"If your mother tells you she loves you, check it out!"
That's how a longtime foreign correspondent I know underscored the importance of fact-checking. It's a sentiment we take to heart at the Monitor's commentary section: Assume nothing. Verify everything.
In practice, such rigor can mean long, tedious stretches poring over footnotes in PDFs (sorry, Wikipedia usually doesn't count). But sometimes, fact-checking requires us to...watch YouTube video clips. And yesterday, the juxtaposition between two clips I watched in short order was anything but eye-crossingly dull.
The viewings arose out of my editing of a piece (coming out in next week's print edition) about the US border fence with Mexico. The writer, Scott Nicol, referred to "build the danged fence" rhetoric. Really, does anyone say "danged" anymore? Better check it out. And sure enough, YouTube offered me this proof – in the form of a TV ad from Sen. John McCain (R) of Arizona:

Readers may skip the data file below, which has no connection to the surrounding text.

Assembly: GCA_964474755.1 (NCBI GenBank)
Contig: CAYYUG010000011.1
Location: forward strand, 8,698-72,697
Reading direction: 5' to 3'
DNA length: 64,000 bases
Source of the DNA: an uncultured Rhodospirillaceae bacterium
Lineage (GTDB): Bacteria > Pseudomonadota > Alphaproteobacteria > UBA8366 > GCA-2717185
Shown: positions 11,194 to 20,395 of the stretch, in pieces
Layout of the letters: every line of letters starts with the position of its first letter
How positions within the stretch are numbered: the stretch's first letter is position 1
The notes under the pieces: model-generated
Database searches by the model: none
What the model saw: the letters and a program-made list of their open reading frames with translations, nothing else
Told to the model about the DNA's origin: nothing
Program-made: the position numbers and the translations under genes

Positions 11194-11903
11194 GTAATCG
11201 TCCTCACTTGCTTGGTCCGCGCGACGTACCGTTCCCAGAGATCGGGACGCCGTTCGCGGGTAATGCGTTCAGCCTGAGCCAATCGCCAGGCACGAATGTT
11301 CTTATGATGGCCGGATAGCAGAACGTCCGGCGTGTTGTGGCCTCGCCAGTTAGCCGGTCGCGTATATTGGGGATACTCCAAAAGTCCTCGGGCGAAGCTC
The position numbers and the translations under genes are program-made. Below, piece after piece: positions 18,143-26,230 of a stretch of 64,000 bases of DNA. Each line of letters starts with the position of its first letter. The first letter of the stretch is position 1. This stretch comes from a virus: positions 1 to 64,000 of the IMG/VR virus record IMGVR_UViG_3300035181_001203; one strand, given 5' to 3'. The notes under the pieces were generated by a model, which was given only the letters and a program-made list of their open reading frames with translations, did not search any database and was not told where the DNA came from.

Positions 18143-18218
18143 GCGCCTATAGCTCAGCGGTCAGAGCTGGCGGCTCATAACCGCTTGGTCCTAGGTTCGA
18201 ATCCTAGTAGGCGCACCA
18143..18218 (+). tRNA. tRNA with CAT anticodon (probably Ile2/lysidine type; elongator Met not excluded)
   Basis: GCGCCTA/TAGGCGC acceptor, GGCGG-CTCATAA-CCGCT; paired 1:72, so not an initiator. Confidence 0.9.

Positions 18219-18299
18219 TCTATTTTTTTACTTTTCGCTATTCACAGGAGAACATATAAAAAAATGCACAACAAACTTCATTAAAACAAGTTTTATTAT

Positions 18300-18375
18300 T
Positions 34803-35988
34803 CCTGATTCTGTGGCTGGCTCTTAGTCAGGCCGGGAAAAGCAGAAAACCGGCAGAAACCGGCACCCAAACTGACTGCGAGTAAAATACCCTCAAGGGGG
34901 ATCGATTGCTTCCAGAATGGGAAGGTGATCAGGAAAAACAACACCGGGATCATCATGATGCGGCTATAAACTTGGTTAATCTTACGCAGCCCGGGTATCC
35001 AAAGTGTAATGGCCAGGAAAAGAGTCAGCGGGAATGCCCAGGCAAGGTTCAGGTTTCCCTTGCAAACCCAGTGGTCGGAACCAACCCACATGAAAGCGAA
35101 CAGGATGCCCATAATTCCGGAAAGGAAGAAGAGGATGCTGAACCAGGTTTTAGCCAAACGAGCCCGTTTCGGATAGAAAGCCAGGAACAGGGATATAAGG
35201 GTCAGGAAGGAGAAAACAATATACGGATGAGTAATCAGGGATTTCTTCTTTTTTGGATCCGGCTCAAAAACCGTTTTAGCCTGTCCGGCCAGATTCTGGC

Lest there be any doubt, there's even an accompanying website called "completethedangedfence.com."
In the ad, Senator McCain and Pinal County Sheriff Paul Babeu are seen walking next to the 18-foot-tall steel columns that make up the border wall. The wall looks quite imposing, the kind of structure you'd need specialized training and equipment to surmount.
Yet the oped writer, Mr. Nicol, referenced a recent video showing two young women scaling the border fence in under 20 seconds. You have to see it to believe it:
So is the border wall a crucial component of what the first ad calls a "perfect" security plan – or is it a costly and ineffective joke? Both clips are tendentious, of course, so they shouldn't be the last word on such an important topic. But it's clear that these clips are worth a thousand footnotes.